Have we accounted for dark matter? I have been wondering what effect dark matter and dark energy may have on the expected red shift.Phobos said:TheAntiRelative - Off the top of my head, I seem to recall some astronomer's discussion that there is not enough dust to cause the amount of redshifting that is observed (the amount of dust needed would totally obscure viewing distant objects). But I'll have to dig around to find the reference on that...
Hehe, okay I'll admit I was taking things to extremities just as I thought you were but here is some stuff I picked up searching around. I don't vouch for validity...russ_watters said:Now c'mon, that's a gross mischaracterization of what I said and the quote I was responding to. A lot happened in those 15 years, but it does not imply any dogma.
I have never heard of any complaint Einstein ever had about the way his theories were recieved (by all means, feel free to find me some) Contrast that with guys like Arp who is about as famous for his complaining as for his theories. Any controversy (if you want to call it that) was just healthy, normal debate over the scope and implications of an extrordinary, new, still-under-development theory.
edit: I'm searching for controversy....
What I'm seeing is that following the publication of his 1905 paper, he was surprised by how little criticism he received. His most likely critic, Lorentz, the author of the very theory SR was to replace, agreed with him!
There was somewhat more controversy over GR, but that didn't trouble him much because one of the prime pieces of evidence (at the time) hadn't come yet: his prediction on the 1919 solar eclipse.
Come see the violence inherent in peer review!MonstersFromTheId said:"Wait a minute, wait a minute. How do you account for this, this, this, and this?"
"Umm, ah,.. Help! Help! I'm being surpressed!"
Certainly, there's a lot still to be learned about DM & DE.Ivan Seeking said:Have we accounted for dark matter? I have been wondering what effect dark matter and dark energy may have on the expected red shift.
thanks antirelative thats basically what i was trying to say in my post, but you put it much better than i did. Yes it does seem that as a race we still find it hard not cling to theorys as beliefs in an almost religious manner.100 years later that much further evolved that we are above turning scientific understandings into belief systems as has been done down through the ages?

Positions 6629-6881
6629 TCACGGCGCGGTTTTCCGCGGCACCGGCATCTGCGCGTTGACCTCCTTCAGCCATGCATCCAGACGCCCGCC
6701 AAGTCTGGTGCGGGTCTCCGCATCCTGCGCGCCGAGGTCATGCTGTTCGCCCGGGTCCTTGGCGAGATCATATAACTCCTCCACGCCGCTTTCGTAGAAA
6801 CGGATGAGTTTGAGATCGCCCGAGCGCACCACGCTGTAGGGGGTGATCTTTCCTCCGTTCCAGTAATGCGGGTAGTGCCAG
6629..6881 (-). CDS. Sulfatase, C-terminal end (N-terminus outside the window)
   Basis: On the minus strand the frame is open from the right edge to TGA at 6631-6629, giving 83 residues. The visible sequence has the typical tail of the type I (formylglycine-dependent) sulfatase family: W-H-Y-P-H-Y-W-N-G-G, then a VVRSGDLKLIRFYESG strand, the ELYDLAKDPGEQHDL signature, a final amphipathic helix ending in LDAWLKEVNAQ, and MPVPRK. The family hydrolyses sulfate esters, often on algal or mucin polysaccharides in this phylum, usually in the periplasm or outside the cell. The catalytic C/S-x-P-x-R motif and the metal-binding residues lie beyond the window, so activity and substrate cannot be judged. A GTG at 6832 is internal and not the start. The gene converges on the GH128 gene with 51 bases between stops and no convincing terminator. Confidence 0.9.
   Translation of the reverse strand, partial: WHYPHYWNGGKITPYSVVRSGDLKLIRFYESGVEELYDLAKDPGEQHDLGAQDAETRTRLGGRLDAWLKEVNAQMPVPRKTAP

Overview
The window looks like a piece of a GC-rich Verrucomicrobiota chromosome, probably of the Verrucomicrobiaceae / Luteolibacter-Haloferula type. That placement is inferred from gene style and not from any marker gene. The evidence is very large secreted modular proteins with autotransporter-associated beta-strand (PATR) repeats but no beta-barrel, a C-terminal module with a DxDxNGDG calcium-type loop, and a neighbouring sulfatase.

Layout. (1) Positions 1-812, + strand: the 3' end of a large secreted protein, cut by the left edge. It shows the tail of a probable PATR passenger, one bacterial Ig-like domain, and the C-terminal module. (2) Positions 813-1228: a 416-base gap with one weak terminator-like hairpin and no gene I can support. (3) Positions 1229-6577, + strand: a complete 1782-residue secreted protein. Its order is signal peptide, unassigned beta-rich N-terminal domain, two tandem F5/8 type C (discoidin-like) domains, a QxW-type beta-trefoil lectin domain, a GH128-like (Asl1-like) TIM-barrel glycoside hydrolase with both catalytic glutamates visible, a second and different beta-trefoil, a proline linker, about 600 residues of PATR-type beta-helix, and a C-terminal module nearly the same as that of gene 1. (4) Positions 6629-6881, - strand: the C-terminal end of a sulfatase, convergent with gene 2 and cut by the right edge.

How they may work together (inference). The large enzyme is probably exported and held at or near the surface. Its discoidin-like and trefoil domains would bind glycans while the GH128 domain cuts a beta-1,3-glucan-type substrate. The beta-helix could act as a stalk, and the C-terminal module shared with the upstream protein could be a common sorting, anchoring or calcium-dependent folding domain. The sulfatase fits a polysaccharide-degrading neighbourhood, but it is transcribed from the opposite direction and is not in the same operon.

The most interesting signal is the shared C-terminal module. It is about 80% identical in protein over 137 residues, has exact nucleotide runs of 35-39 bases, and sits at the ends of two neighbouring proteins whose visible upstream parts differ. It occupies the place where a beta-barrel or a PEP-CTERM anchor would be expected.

My response is that the question is a good one, but it takes quite a lot to answer comprehensively.TheAntiRelative said:My question is this:
1) Is it well known fact that there is dust in space or am I remembering some faulty data I picked up somewhere?
Can you say more please? Certainly viewing an object through lots of 'space dust' makes the object look redder than it would if there were no dust.2) If so, then there would be a compton effect right?
OK, you've lost me here ... 'reddening' is a very different kettle of fish from 'redshift'; the former is simply a greater absorption of shorter wavelengths (any lines in the spectrum of a reddened object remain at the same wavelenghts they'd appear if there were no dust); the latter is the whole spectrum being moved to longer wavelengths. Are you confusing the two perhaps?Okay, if I haven't assumed something wrong in those two statements then there is a redshift that must be expected in any light that travels a great distance.
what?All light from a given source would be redshifted an equal amount so that if the redshift is factored out we can still study the spectral lines of distant stars and galaxies.
Yes and no ... 'redshift' itself isn't one of the pillars, it's the Hubble relationship - the greater the redshift, the further away an object (galaxy, quasar) is. The Hubble relationship is critical to the BBT; since 1927 millions of hours of work and observation have gone into testing it, and it's been refined considerably. The most difficult part of the testing was establishing 'the distance ladder' ... means to reliably estimate the distance of an object in the sky.I don't know a ton about BBT but surely redshift is not the only leg it stands on. I doubt proving redshift happens in a different manner would cause the theory to totally fail...
Am not sure about the former (where did you read that a 'plasma is known to redshift light'?), but the latter has been well-known for a long time, and also observed. For example, white dwarfs show gravitational redshift.Edit:Oh! One question that just occured to me.(left field) If plasma is known to redshift light and gravity is known to redshift light then wouldn't the light from denser stars be more and more redshifted by thier own intense gravity fields?
No. First, you need to do the calculation; simply using words will lead you to all kinds of unresolvable puzzles. Second, the lines in the spectrum of a star can tell you the 'surface gravity' of the star; together with its apparent brightness and estimated distance, you can then work out its size (radius). And so on .... (this post is already waaay too long; I doubt anyone will bother to read it all )Wouldn't that make it exceedingly hard to determine if a star was so cool that it produced red light or if it was so dense that the light was simply redshifted an amount that makes its color the equivelent to a cooler star?